On John Prine, quiet rebellion and the power of storytelling

John Prine performs at Yellowstone National Park in 2016.

John Prine performs at Yellowstone National Park in Montana during an August 2016 concert celebrating the National Park Service's centennial. Prine, a two-time Grammy-winning country folk singer-songwriter, died April 7, 2020, of complications of COVID-19. He was 73. (Wikimedia Commons/ Yellowstone National Park/Matt Ludin)

by Ray Levy Uyeda

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I met John Prine after he died. He was 73, and I, about the age he was when he started writing music.

I'd heard Bonnie Raitt's cover of "Angel from Montgomery." I'd heard Brandi Carlile croon her own plainspoken lyrics. I'd heard Tyler Childers' soft and heartbreaking lilt, singing about people he loved and places that no longer existed. In these ways I had heard John Prine; I had heard what he made possible.

But it was his death that brought me to his first album, "John Prine," released 50 years ago in 1971.


Prine was a documentarian. His first album is a testament to that: offering surveys of how things were or continue to be. How things hurt. How lives ended. How love plodded on despite those many endings. His music relies on the idea that everyone likes to hear a story, and in "John Prine" we get 13 of them.

"Paradise" is a place that no longer exists. It's a memory or maybe a dream and definitely a story. "Sam Stone" is a man asked to sacrifice himself while we watch. "Hello in There" is a reproach to our forgetting the old. "Angel from Montgomery" is a woman looking for absolution. And a little company.

Like Prine's characters, we age and we search, and time is no guarantee of an answer's arrival. Prine understood that there's something violent about the passage of time, how a violence can grow larger if we don't look it in the eye. And at the end of the day, at the very end of your pain, what's left to do but tell the story of how you got there?

"Paradise,” one of Prine's best known tracks on the album, tells the story of a home nestled in the mountains of a coal mining town — Paradise — in Muhlenberg County, Kentucky. Paradise, Kentucky, no longer exists. Ravaged by the industry and by the illnesses given by that work, the town is a gravestone of its former self. The federal government razed the town in the late 1960s due to public health concerns, so by the time that Prine was singing about wanting to return, he no longer could. The lyrics acknowledge this: "I’m sorry my son, but you're too late in asking. Mr. Peabody's coal train has hauled it away." Even if you’ve haven’t been to Muhlenberg County (and most of us will never go), the story of a place exploited and disappeared, and later made into a memory, resonates and heals.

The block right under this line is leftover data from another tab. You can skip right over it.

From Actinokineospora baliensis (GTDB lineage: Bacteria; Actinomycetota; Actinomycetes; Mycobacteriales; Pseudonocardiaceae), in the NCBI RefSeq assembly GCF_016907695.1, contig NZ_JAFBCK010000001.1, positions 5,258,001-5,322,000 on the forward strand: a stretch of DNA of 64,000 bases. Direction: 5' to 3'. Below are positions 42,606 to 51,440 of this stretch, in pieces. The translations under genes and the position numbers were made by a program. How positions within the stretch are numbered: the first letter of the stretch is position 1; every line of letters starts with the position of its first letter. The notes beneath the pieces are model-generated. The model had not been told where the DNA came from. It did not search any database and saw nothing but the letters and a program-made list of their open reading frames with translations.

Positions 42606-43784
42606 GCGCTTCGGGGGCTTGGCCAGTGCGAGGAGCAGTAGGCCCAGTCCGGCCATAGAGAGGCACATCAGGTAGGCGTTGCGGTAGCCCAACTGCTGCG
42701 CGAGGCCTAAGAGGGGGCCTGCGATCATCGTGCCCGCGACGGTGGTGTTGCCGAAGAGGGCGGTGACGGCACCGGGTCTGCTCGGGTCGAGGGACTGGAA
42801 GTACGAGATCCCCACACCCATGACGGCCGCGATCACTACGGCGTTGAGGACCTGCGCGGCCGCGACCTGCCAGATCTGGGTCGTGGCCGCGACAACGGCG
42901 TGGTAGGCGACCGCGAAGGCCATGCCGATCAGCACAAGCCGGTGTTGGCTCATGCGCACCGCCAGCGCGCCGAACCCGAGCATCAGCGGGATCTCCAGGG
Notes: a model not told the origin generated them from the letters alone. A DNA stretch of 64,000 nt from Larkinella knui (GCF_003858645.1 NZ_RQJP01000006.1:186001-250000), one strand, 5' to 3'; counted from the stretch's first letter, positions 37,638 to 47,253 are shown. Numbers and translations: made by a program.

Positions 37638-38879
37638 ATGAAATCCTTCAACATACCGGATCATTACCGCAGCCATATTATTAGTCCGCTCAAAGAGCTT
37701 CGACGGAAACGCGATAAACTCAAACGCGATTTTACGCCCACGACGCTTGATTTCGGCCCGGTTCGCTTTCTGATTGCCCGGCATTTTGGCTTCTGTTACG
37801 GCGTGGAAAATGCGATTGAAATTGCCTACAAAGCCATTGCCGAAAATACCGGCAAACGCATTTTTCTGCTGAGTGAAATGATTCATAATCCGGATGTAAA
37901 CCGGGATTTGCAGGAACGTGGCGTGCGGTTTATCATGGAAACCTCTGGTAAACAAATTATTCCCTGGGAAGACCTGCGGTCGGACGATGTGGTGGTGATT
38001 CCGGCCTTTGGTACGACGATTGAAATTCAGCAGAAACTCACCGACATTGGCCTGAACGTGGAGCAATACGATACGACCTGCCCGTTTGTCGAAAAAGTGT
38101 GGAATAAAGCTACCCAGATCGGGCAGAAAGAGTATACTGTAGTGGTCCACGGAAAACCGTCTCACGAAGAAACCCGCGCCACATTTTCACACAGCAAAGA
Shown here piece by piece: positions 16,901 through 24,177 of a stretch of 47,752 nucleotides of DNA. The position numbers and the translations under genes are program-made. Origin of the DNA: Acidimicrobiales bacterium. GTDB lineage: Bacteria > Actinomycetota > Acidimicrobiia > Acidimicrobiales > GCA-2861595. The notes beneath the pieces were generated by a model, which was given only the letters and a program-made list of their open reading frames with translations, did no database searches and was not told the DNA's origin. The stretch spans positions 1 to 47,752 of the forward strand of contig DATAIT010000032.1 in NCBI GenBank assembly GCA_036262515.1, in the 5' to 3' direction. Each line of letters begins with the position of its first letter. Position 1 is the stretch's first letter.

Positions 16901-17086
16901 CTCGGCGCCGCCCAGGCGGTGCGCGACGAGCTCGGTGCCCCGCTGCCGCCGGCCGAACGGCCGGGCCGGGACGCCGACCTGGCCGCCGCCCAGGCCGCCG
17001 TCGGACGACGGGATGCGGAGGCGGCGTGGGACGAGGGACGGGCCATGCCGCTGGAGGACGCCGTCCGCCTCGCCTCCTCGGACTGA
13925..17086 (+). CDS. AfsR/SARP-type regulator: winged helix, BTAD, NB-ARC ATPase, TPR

When we can no longer go, it's the story that keeps the place alive.


John Prine was an accidental star, discovered in the kind of way that seems nearly foreign to these times. In his early to mid-20s living in Chicago, Prine wrote songs in his spare time, often while delivering mail during his brief stint as a U.S. Postal Service employee. Prine sometimes performed his songs at open mics, roping the audience into his way of seeing the world.

By the time Prine came around, the American Folk Music revival of the 1950s and '60s had already bloomed and settled: Bob Dylan had released nine albums in ten years, while the Beatles and The Rolling Stones exploded British rock into the U.S. in the mid-1960s. The Vietnam War, which had driven much of folk music's broad sociopolitical appeal, was in its final four years.

But there were still stories to be told in quiet rebellion, stories that needed to become alive.


I'm increasingly convinced that the only thing that changes with the years are the numbers themselves. The problems of yesterday are present today, the political divisions of four or five decades ago mirror what we read on the news now. Many have written about the passage of time, how history is more real, in fact more alive, than the present. We are an amalgam of our pasts. "My old man is another child that's grown old," Prine sings in "Angel from Montgomery." There’s no such thing as telling stories of the present. We are as we have always been.

What becomes of the present, then, when your life is overrun by violences of the past? Coal mining, impoverishment, war, racism, loss of ancestral knowledge: the violences compound each other, and continue each other. And as a young person, having discovered "John Prine" a year after the artist's death in April 2020 and still embedded in a pandemic, I wonder how to make violence bearable in the present. Because we do have to bear it. With our consent or not, the things that happen to us change us, and if we don't fight their consequences, they become us. At the same time, if we don’t accept our realities, we grow to resent them, and then surely, we grow to resent ourselves.

Prine knew that these stories and questions served a function: to make sure violences don't become us, and the story's end helps us put the violence down for a moment. In the silences between stories, or say, the years before a pandemic and the years after, we'll be asked how we're doing. And without getting too deep into the stories of our lives, it's easier to say, as Prine sings, "Pretty good, not bad, I can’t complain."

A version of this story appeared in the Dec 10-23, 2021 print issue under the headline: Prine's quiet rebellion and the power of storytelling.

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